When a pump is turned on, it will take some time for the flow to ramp up from 0 to its pumping capacity. Just like it takes a car some time from stop to reach 60mph.
However, when we are modeling pump, that might not be the case. And it could create something quite puzzling.
Here is a simple model with a pump link (Link1). And it is feeding 1cfs to a 100sf wet well.
The pump flow is shown below with a peak flow of 1.783cfs
The pipe flow in Link2 is shown below, and has a peak flow of 1.9 cfs, higher than the pumped peak flow. How is that possible?
Time step matters
What I found is that if I change the model timestep from 15 seconds to 30 seconds, the small bump is gone.
A closer look shows the timing of the flow in link2 is different.
And if you look at the pump, it shows the problem. The essence of the issue is that in our model, it takes literally no time for the pump to ramp up from 0cfs to its top speed. Therefore, all that matters is the timestep, if we use a 15 seconds timestep, then it will take 15 seconds to ramp up. And if we use a 30 seconds timestep, then it will take us 30 seconds to ramp up the flow.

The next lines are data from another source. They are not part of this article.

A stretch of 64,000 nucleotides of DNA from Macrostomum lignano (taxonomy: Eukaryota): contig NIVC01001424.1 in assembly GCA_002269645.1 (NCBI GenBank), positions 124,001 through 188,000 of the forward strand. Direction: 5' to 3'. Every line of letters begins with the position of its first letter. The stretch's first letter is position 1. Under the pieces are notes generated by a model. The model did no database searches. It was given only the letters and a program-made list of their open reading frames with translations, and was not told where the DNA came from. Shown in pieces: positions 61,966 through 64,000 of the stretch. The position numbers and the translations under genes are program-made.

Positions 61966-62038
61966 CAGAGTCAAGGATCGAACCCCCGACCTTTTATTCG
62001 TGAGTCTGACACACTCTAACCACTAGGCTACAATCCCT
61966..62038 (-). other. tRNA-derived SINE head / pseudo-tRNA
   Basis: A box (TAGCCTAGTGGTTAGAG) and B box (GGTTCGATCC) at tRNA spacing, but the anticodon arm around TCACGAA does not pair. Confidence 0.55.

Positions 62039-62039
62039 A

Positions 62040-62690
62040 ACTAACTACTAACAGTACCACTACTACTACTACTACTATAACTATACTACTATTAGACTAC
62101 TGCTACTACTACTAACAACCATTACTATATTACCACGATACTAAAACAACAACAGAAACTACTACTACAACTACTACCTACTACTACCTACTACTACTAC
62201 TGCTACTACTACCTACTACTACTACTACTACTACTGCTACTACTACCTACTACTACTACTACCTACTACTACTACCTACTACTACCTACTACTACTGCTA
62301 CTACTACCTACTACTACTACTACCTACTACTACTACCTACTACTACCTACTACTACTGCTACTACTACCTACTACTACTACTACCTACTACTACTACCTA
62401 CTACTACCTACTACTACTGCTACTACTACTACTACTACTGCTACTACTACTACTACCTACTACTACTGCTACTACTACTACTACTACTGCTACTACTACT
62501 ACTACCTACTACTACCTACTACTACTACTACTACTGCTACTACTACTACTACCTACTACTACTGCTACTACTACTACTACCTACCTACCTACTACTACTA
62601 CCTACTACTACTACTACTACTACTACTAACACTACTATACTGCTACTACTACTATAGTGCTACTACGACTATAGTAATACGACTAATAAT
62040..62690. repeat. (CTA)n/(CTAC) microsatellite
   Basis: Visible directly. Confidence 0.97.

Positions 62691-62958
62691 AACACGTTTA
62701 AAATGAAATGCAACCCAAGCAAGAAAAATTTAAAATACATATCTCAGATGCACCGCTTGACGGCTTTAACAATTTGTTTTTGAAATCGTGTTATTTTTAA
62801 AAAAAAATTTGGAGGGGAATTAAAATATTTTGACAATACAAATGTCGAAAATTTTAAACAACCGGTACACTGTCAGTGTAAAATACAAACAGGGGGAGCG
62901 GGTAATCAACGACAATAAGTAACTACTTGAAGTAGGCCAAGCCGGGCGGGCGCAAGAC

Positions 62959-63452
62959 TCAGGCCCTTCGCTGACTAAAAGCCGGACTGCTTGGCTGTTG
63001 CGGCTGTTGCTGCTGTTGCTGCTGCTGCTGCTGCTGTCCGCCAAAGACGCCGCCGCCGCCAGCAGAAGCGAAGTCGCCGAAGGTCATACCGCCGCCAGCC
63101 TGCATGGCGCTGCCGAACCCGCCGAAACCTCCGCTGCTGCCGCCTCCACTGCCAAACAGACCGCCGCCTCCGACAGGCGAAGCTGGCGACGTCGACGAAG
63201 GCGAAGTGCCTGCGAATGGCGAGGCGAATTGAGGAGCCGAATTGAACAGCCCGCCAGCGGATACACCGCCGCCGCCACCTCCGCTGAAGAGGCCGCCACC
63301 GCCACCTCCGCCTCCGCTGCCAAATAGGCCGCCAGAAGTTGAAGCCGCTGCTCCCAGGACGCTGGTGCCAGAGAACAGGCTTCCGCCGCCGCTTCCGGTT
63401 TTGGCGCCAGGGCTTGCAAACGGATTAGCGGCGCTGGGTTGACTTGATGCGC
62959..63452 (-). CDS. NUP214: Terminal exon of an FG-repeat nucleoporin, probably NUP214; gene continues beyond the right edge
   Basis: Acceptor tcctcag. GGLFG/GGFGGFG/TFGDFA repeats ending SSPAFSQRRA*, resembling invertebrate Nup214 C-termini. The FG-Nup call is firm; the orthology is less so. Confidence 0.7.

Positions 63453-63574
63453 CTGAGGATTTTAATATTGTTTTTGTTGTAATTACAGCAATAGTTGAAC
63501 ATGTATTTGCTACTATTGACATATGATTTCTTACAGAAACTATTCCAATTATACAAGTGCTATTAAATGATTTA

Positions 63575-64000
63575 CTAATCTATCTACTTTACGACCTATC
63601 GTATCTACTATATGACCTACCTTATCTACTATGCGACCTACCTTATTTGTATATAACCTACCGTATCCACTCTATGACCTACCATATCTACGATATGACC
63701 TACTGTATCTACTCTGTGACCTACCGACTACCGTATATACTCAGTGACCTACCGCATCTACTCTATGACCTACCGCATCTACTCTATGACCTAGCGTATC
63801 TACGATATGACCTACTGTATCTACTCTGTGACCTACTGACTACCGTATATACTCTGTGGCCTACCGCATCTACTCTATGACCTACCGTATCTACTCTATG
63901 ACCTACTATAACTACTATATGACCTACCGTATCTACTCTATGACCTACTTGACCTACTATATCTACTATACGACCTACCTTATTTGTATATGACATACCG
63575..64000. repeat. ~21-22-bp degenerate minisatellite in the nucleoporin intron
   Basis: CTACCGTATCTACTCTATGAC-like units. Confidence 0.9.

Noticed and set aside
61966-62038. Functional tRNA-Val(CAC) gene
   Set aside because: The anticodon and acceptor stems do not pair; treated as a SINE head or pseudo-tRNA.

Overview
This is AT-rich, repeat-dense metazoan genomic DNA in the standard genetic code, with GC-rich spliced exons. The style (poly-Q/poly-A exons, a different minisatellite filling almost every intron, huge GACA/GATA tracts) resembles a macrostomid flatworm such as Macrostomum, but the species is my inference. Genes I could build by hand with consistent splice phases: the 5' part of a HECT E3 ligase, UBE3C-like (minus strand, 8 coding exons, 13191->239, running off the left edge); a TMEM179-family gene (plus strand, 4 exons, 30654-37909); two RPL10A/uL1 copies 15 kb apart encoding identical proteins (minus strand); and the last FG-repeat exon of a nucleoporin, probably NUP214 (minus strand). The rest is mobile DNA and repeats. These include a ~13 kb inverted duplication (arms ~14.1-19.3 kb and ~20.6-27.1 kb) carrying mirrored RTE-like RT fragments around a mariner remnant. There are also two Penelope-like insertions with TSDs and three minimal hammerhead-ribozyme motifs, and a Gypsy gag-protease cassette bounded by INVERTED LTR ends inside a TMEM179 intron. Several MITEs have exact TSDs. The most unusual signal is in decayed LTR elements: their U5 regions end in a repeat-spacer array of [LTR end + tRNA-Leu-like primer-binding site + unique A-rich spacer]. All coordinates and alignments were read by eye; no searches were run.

If you follow car news, you’ll know the cars that can ramp up very quickly will cost a fortune. Therefore, although the top speed is the same, the acceleration is very different.
When using 15 seconds timestep, the downstream pipe is receiving a more forceful burst of flow into it, and that is why we see a bump at the beginning.
In the model, pumps are modeled in rather simplistic manner, and the way it can ramp up in no time is far from realistic. And this can cause a little bump when the flow is discharged into the downstream pipe.
In most of the applications, this very small bump will be quickly absorbed as it is routed downstream without causing any major errors. However, this is a great reminder the complexity involved in solving differential equations using numerical methods, it is just an approximation, and as a modeler, you need to be aware of its limits.